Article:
May 08, 2017
I just got back from a near 10 hour drive from Ilocos. I had to see you for HIV screening and admittedly, my mind was not up to it. Exhausted, I dragged my ass and drove to your location. You were already waiting when I got there. And inside the car, we talked about your history, your risks, your concerns. You. Your parents both passed away years ago and you were in Manila alone. Working in a call center in Manila for almost 10 years, you had no one but yourself. Your aunt’s your only family, but she’s in Zamboanga, some 1300 kilometers south of the Philippines. You have two siblings, the other one you can’t find and has not been in touch for five years. Your other sibling has a kid, also with your Aunt in Zamboanga.
The time came and we finally did your HIV screening. Reactive. You were calm. You didn’t go all crazy on me. You didn’t cry. Your eyes however said everything. Your sadness was evident. We went on to Project 7 Social Hygiene where your HIV test was done along with your baseline tests. CD4 was 164.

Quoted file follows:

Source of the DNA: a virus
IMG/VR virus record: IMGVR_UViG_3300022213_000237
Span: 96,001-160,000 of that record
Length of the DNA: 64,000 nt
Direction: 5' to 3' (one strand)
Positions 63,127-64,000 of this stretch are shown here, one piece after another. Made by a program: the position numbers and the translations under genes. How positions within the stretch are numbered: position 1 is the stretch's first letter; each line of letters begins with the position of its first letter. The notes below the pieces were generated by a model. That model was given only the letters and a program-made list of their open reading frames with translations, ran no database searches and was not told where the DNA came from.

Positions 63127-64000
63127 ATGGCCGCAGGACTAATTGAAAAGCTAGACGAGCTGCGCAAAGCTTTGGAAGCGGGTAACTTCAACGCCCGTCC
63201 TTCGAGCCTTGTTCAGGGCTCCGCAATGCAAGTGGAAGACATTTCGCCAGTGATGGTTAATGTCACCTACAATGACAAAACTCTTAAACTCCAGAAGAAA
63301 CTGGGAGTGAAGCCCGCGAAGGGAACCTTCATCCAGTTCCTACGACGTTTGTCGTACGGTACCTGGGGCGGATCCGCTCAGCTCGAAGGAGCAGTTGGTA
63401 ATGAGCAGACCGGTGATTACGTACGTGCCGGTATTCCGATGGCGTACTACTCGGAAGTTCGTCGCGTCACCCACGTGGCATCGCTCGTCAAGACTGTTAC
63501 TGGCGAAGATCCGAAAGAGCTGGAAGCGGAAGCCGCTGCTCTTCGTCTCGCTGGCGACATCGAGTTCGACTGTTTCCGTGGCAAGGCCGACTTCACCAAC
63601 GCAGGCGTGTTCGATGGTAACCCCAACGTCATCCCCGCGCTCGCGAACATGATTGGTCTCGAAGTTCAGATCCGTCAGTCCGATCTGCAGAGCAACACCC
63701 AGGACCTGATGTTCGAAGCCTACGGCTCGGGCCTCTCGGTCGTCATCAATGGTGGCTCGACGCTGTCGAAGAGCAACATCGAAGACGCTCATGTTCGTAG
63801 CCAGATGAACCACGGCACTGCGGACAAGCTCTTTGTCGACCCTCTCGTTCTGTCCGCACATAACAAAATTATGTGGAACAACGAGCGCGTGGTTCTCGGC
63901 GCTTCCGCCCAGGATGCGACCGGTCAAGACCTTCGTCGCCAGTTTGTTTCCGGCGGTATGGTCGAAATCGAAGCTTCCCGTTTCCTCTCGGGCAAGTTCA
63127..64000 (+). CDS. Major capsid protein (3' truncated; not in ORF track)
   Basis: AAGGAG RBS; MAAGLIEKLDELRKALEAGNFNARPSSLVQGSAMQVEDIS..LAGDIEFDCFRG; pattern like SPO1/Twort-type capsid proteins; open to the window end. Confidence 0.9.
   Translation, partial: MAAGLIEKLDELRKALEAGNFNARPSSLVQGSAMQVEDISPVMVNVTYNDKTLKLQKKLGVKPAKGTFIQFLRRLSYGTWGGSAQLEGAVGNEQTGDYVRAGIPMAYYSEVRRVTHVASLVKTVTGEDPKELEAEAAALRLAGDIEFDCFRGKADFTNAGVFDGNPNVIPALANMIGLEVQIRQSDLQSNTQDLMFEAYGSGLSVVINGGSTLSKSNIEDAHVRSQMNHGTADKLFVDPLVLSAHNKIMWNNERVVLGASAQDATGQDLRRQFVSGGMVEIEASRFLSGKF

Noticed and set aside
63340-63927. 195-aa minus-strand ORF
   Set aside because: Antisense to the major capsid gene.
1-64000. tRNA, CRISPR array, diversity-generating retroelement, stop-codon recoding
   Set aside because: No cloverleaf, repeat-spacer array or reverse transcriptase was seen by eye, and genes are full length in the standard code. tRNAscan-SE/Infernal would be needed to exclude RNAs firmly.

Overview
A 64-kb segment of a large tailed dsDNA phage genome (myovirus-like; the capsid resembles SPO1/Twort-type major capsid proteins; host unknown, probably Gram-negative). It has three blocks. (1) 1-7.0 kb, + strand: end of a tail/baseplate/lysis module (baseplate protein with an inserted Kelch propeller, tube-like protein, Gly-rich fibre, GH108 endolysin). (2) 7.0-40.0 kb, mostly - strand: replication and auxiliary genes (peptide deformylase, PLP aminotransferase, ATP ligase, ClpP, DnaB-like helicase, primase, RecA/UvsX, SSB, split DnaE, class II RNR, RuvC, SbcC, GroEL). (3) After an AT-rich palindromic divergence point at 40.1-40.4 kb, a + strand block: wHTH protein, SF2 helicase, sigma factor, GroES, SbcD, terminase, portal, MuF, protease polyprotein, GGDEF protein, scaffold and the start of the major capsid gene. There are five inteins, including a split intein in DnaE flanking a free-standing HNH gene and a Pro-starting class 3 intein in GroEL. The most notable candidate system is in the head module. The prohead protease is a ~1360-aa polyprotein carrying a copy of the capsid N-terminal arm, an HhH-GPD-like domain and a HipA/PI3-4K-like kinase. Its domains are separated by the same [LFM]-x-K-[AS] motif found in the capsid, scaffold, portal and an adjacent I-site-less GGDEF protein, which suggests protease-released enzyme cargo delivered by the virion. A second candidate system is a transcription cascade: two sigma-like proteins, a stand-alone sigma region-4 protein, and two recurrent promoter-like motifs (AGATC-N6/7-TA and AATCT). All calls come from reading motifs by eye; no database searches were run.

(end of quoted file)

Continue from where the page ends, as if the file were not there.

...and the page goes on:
May 27, 2017
You went back to Zamboanga City. You messaged me saying you have moved to Zamboanga. You messaged me on Facebook, but we met on Twitter– so yeah, I was clueless who you were.
August 27, 2017
You messaged me asking if I am in town. I wasn’t quite sure who you were but yeah, I am in town. We chatted and it took some time before I finally remembered who you were. You transferred treatment to Zamboanga City and you have been doing very well. Your treatment has been consistent, although you were given anti-depressants by the Psychiatrist due to occasional depressions. You felt you were stable and that you didn’t need your psych meds anymore. You joined a transgenders group and has been active in the community. You disclosed to practically everyone in town and you don’t care what others think about you. Or your status.
You’re good. You’re well. You’re well on your way.
August 28, 2017
Today, you came in early for a meeting for community-based HIV screening. You were full of life. You told me so much stories in the little time you spent here in Zamboanga. You also told me how much you wanted to start helping with the HIV program in the city.
You looked happy. And I’m glad you are. You are looking forward to a better tomorrow– good for you.
It felt like you’ve grown so much in the past few months I have not seen you.
You Owe Me
You must have told me three times since yesterday that you owe me your life. You don’t. You gathered your own shit and faced your fears. And I, in fact, owe you. You inspired me to keep going. At a time when I always end my days tired, you inspired me to keep moving.
Please. Keep going.